Flambeau introduced their Tuff Krate and Tuff Krate Premium last summer at ICAST and this winter they hit shelves for consumers. At first glance, it looked like a milk crate mod that had been around for several years but I’ll admit, I was curious. One of my fellow Heroes on the Water volunteers, Pedro, hit me up on Messenger letting me know he had a Tuff Krate Premium and was curious what I thought of it. I hadn’t seen the production model in person so Pedro offered to loan it to me to test it out and do a review.
Flambeau Tuff Krate Premium Info $85
FREEDOM FROM THE NORM BY DESIGN. Purposefully engineered for the yaker, not the milkman. The Tuff Krate™ optimizes the customization possibilities for secure tackle organization and mounted accessory fixtures to enhance the freedom to fish.
Product Dimensions: 16.75″ L x 12.8″ W x 15.26″ H
Holds: (8) Flambeau 4000 Series or (5) 5000 Series Tuff Tainers® (sold separately) and additional gear in the lid
Some assembly required.
- Rugged HDPE construction
- Enclosed bulk gear storage lid compartment
- Includes (2) rod holders
- Ample mounting surfaces for universal accessories
- Snap latches keep contents from spilling out in case of flips
- Enclosed gear storage compartment for easy access to gear
- Lid work surface and Tuff Tainer® staging area
- Also serves as multi-use storage option for recreational kayaking, pier fishing, additional boat tackle storage, etc.
- Universal krate-to-kayak tie-down ports
- Built-in safety flag rings
- Carry handles
- Proudly Made in the U.S.A.
Additional Info on the Tuff Krate I Tested
You’ll notice a couple of things in my pictures in the testing and garage environment that may not be included with the Tuff Krate Premium. I’ll make sure and point those out, I just didn’t want folks to assume everything they’ll see on Pedro’s Krate is standard.
The Tuff Krate Premium Good Stuff
The Tuff Krate Premium talks about Flambeau boxes and how many will fit. Not everyone uses Flambeau only boxes and the series numbers don’t match up to Plano boxes. Good news though, the bottom portion of the Tuff Krate holds the same volume as my BlackPak from YakAttack. In this picture you’ll see a double decker Plano box, three 3700 series boxes and a Flambeau Ike Quotient box I use for terminal tackle. These are the exact boxes I had in my BlackPak. (Green bungees not included).
With the Premium Tuff Krate that isn’t all the storage you have either. The top deck stores a lot more stuff. I pulled all of my soft plastics out of the center hatch of my Outback and dumped them in the top. They all fit so I also threw some scent spray in too. This basically eliminated the need for a center hatch or worm bag full of soft plastics for me.
The rod holders are an interesting design that I was a little on the fence about however, with Pedro’s mod with a reel handle bungee, they worked well. The thing I like best was the attachment points didn’t protrude into the storage space of the lower box to impede easy box swapping. More on this later.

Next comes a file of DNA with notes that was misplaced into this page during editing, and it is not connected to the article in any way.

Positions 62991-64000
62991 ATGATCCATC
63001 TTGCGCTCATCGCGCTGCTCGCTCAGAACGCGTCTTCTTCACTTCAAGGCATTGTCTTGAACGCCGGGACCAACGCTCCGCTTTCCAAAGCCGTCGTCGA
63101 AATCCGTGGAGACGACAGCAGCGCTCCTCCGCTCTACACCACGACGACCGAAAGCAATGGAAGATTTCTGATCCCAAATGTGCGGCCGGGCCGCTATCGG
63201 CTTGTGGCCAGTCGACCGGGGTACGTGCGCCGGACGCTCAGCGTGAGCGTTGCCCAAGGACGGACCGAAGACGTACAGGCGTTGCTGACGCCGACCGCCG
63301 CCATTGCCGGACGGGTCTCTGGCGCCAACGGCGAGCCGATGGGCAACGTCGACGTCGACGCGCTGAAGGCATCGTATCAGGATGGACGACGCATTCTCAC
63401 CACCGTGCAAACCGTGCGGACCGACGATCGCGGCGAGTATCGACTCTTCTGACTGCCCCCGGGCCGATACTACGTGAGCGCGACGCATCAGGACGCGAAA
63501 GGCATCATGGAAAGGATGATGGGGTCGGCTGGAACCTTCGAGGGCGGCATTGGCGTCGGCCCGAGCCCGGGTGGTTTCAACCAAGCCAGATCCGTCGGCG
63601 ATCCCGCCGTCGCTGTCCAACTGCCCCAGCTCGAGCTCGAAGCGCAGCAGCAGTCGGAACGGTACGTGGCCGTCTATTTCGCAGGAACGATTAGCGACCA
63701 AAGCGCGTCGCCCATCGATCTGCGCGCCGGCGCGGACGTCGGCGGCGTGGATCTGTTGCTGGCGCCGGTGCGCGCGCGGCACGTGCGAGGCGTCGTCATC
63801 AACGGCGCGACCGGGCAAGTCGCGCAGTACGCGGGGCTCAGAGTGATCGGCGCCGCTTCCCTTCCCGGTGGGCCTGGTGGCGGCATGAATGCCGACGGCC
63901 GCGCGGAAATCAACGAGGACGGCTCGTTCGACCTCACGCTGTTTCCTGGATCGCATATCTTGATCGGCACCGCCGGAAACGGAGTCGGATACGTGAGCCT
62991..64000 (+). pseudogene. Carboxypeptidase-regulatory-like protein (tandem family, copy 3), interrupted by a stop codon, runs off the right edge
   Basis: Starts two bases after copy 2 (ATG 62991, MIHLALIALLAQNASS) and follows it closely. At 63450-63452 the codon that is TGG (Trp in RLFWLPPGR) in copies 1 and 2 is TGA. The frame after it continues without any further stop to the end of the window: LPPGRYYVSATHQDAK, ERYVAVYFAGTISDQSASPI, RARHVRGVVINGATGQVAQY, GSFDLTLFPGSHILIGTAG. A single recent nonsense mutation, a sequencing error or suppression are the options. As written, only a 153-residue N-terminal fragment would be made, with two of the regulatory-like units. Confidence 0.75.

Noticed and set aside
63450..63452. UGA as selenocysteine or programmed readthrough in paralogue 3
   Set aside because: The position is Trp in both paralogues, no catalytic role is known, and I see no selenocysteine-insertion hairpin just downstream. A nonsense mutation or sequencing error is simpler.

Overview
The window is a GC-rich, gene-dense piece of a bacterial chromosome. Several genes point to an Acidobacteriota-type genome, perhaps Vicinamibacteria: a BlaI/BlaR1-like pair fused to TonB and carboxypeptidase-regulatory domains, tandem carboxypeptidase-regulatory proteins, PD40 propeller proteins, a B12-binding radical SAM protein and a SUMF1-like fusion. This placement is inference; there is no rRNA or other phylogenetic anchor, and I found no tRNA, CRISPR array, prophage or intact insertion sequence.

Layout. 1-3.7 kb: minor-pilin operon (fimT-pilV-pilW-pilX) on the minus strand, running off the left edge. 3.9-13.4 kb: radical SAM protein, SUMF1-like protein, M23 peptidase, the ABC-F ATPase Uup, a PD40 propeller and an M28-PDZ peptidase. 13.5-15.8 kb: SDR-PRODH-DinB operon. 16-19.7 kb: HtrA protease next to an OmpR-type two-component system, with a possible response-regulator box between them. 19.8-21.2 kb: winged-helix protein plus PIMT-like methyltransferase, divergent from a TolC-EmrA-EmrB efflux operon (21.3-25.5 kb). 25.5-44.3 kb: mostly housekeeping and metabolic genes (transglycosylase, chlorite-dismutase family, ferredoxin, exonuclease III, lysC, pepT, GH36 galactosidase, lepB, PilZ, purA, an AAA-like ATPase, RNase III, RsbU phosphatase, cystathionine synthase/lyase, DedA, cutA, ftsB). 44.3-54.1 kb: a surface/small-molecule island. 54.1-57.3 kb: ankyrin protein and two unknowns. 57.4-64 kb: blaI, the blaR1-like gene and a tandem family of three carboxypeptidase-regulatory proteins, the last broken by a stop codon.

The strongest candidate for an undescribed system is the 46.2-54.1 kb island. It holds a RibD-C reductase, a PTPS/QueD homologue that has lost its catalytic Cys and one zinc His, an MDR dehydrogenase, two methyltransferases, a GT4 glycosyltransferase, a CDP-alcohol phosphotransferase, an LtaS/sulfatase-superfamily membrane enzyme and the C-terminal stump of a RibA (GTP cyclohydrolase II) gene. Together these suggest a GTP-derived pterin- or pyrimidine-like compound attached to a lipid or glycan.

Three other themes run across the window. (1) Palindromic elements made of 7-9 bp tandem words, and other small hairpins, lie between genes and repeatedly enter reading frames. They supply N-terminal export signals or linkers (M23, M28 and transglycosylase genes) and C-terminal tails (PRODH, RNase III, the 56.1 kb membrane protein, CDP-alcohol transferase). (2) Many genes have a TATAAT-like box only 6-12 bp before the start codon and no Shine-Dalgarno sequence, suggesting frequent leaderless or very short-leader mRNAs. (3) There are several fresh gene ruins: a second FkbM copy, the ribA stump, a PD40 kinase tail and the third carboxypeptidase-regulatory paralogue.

I was a little worried about the latch strength because they looked very similar to the latch style that is on some of the plastic lure boxes. While the TUff Krate was still loaded down with all my gear I grabbed it from the handle and walked around with it as I would loading or unloading. It held everything snug.
The Tuff Krate also seemed lighter than I thought it would. It’s lighter than Starboard but probably not as rigid. I don’t beat up my tackle management systems poorly so this was an acceptable trade-off and for those wanting to shed a little cargo weight, this should help.
The multi-level storage was nice and it didn’t stick up behind my seat as much as I had imagined.
The Tuff Krate Premium’s Points of Improvement
The Tuff Krate Premium only comes with two rod holders standard. Most kayak anglers I know carry three or four rods. It would be nice if four were included. While not convenient to have to buy an additional two, at least the pair or rod holders only runs $9.
The Krate is molded with the idea that a lot of people will add reel handle bungees apparently because as you can see in the above picture, the rod holders have convenient places to throw a handle loop bungee. And speaking of bungee, I’d love to see some bungee attaching the top deck and Krate bottom so that the lid doesn’t just flop over. With all the additional weight from my soft plastics collection in the top, a few hard flops could cause some damage to the hinge holding them together. Pedro already remedied that too with bungees but a standard offering would help.
While the latches held in the sideways carry load test above, when I accidentally clipped one of the green latches on my tailgate, the latch flew off the Krate. A more secure latch hinge mechanism would be appreciated. And if not that, some spare latches to buy in case you lose one.
Final Thoughts on the Flambeau Tuff Krate Premium
This is a hard decision for me. I’ve been a BlackPak guy since the outset but with a few cheap modifications, the Tuff Krate is really nice. I loved having the top deck area to stow soft plastics. I also liked the lightweight design. I’m still pondering what to do but if you don’t have money invested in a next level tackle solution, this is one you should check out. At $85 it’s a higher price point but less than the BlackPak though less rugged. It’s a great attempt by Flambeau to accomplish a design that’s useful but not completely monopolizing your tank well space (I’m looking at you Plano V-Crate). If you don’t need a top deck or maybe just want to spend a little less money, you can buy a Tuff Krate standard for $35. That’s a smart move by Flambeau.